Who’s that looking through the window into the warm halls of the Hot 100? It’s those Bubbling Under songs trying to keep warm while they chill in the hundreds. Let’s review chart week three from 1980 to 1985.
Jimmy Messina – Do You Want To Dance (debuted 1/19/80, peaked at #110)
It’s a mystery why this former Buffalo Springfield & Poco member and Kenny Loggins cohort never mustered a solo hit or at least a Hot 100 entry. He barely even gets a tally here placing this song at #110. It’s quite a pleasant mix of Westcoast pop with some yachty disco vibes from his 1979 album, Oasis.
Patrice Rushen – Look Up (debuted 1/24/81, peaked at #102)
Singer/songwriter/keyboardist Patrice Rushen was one of the best of her ear to effortlessly blend jazz, soul, and disco. This single from her sixth album, Posh, is one of many great examples and while it makes the R&B Top 15 and #2 on the Dance charts, it misses the mark here. She’ll become a one-hit-wonder next year when Forget Me Nots reaches #23.
Jackson Browne – Hold On, Hold Out (debuted 1/24/81, peaked at #103)
This was Jackson’s third single from his sole #1 album, Hold Out, with the first two, Boulevard & That Girl Could Sing, reaching the Top 40. Because he chose to not edit the eight-minute song down, it was released as a special 12″ record. It’s a product of a decade-long love affair with long overly-dramatic rock songs that ends up sounding like an overblown mess. Two thumbs up!
XTC – Generals And Majors (debuted 1/24/81, peaked at #104) (RSO/Virgin 300)
XTC is one of my all-time favorite bands. This Swindon, England quartet possessed two great songwriters: guitarist Andy Partridge, who was Lennon & McCartney rolled into one and wrote the bulk of their songs, and bassist Colin Moulding, who was more like Harrison. Early on in the band’s history, it was Colin’s songs that were successful. In the UK, Life Begins At The Hop hit #54, and Making Plans For Nigel reached #17. The first release from their fourth album, Black Sea, will top out at #32. Andy will eventually write their biggest British hit, Senses Working Overtime, in 1982.
XTC remained a cult band in the US, partly because they stopped touring in 1982, partly because they were severely mismanaged, and partly because their singles were being released on different labels in the States. This one is on RSO, and it’s strange to think they were US labelmates with the Bee Gees and Andy Gibb. What were those company barbecues like?
Roger Daltrey – Waiting For A Friend (debuted 1/24/81, peaked at #104)
Daltrey is back with another song from the McVicar soundtrack, this one working as the follow-up to his lone Top 40 hit, Without Your Love, which peaked at #20 in the Fall of 1980. This rocker gets caught in the Bubblin’ jail for two weeks before being released for bad behavior.
There were no songs during chart week three in 1982 that stayed peaked below #100.
KISS – I Love It Loud (debuted 1/22/83, peaked at #102)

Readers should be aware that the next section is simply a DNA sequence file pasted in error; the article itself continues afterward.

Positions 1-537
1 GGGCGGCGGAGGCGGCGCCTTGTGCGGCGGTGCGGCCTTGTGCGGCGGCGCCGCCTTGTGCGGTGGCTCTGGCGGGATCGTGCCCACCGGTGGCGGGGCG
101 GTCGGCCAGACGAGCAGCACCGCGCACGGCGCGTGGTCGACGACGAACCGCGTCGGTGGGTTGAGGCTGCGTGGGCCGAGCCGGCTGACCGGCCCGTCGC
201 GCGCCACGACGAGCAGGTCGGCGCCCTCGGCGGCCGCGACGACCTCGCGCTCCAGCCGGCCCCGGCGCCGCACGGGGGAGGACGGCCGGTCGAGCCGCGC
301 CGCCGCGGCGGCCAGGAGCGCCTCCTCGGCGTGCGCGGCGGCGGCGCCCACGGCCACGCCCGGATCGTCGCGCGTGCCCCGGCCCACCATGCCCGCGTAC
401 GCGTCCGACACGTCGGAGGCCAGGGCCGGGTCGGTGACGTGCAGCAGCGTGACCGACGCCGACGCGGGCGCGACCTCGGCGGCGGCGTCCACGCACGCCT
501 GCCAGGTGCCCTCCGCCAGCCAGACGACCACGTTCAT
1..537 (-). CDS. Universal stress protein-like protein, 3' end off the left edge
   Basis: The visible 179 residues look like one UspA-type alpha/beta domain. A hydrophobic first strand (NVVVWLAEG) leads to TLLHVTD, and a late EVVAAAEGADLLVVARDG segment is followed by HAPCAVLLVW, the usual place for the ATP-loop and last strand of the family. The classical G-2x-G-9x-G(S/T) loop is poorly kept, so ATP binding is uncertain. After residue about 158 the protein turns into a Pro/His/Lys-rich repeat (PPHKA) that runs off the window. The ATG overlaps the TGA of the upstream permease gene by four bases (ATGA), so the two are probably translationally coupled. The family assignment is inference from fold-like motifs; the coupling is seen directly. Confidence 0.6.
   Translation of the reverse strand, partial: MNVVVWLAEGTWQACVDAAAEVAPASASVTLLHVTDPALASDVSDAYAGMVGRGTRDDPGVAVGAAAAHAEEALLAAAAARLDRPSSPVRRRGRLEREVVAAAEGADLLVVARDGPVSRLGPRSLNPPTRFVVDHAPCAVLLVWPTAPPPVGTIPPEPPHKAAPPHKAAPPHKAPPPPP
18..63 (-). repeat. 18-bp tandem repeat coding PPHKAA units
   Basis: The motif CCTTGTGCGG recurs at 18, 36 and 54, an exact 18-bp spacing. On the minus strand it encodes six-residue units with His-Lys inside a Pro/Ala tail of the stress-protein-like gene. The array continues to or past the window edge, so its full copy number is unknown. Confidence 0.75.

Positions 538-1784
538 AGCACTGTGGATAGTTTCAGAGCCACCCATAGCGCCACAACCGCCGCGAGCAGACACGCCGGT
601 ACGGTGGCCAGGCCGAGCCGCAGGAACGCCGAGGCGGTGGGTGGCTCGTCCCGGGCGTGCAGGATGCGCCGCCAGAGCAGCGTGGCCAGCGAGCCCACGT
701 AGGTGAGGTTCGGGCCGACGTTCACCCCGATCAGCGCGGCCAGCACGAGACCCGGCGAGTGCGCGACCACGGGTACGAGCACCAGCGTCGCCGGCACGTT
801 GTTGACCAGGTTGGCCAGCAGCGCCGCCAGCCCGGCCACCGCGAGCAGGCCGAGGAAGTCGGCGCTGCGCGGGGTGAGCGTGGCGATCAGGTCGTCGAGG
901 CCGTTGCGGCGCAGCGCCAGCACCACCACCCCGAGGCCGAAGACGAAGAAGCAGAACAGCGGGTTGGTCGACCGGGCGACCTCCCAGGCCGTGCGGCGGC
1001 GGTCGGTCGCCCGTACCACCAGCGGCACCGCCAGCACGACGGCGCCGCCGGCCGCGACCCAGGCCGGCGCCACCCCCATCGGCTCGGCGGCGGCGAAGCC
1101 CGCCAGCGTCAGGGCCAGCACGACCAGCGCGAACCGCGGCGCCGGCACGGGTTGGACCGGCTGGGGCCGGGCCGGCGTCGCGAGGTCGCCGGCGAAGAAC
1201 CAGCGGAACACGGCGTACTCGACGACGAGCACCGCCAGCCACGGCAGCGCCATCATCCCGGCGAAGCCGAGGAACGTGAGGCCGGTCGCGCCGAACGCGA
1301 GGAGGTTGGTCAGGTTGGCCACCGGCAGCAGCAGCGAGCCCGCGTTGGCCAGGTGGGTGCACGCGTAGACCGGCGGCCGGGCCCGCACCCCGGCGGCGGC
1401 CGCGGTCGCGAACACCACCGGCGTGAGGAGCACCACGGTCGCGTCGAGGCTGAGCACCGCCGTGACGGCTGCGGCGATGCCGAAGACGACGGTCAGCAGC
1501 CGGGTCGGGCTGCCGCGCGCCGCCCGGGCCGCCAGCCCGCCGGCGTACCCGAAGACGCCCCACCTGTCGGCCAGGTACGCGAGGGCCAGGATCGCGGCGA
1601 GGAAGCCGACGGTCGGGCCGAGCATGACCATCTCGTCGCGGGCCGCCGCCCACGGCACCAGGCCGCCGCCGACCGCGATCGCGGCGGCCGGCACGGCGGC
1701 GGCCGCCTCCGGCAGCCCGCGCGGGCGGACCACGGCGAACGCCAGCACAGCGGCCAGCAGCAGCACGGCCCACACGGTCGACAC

This N.Y. quartet is still wearing their make-up, trying to avenge their disco sins but to no avail. It will stomp around underneath the Hot 100 for two months, and it’s from their tenth album, Creatures of the Night, which is notable as the last Ace Frehley album, even though he didn’t play on it.
Here’s the teenage quintet from Boston who made their debut in 1983 with Candy Girl, an updated version of the Jackson 5’s ABC. This was their third single release, a two-sided 45 with the sprightly Popcorn Love on the A-side and the doo-wop ballad Jealous Girl on the flip. It will reach #25 on the R&B charts.
Debbie Harry – Rush, Rush (debuted 1/21/84, peaked at #105)
Now that Blondie had officially split, Debbie tries her hand at another solo hit, this one from the soundtrack of the Al Pacino movie, Scaface. It reunites her with producer Giorgio Moroder, and it garnered some club play and a minor hit down under. But after one week, it says goodbye to the bad guy after a #105 debut.
Was (Not Was) – Knocked Down, Made Small (Treated Like A Rubber Ball) (debuted 1/21/84, peaked at #109)
Before they went dinosaur walking and love house spying, this Detroit act led by un-brothers Don & David Was mixed a variety of styles such as New Wave, lounge rock, and soul into their own musical stew. With lead vocals by Sweet Pea Atkinson, this track was from their critically acclaimed second album, Born to Laugh At Tornadoes.
Rock Master Scott and the Dynamic Three – Request Line (debuted 1/19/85, peaked at #103)
Break out your worn piece of cardboard for this early hip-hop track. Rockmaster Scott was the DJ and MBG, Slick Rick (not the well-known one), and KingCharlie Prince handled the mic. This track will reach #21 on the R&B charts, but it’s the B-side, The Roof Is On Fire, that they are well-known for. Notoriously, their tour rider included no need for water.
Missy E. sampled the beginning of this track for her 2002 hit, Work It.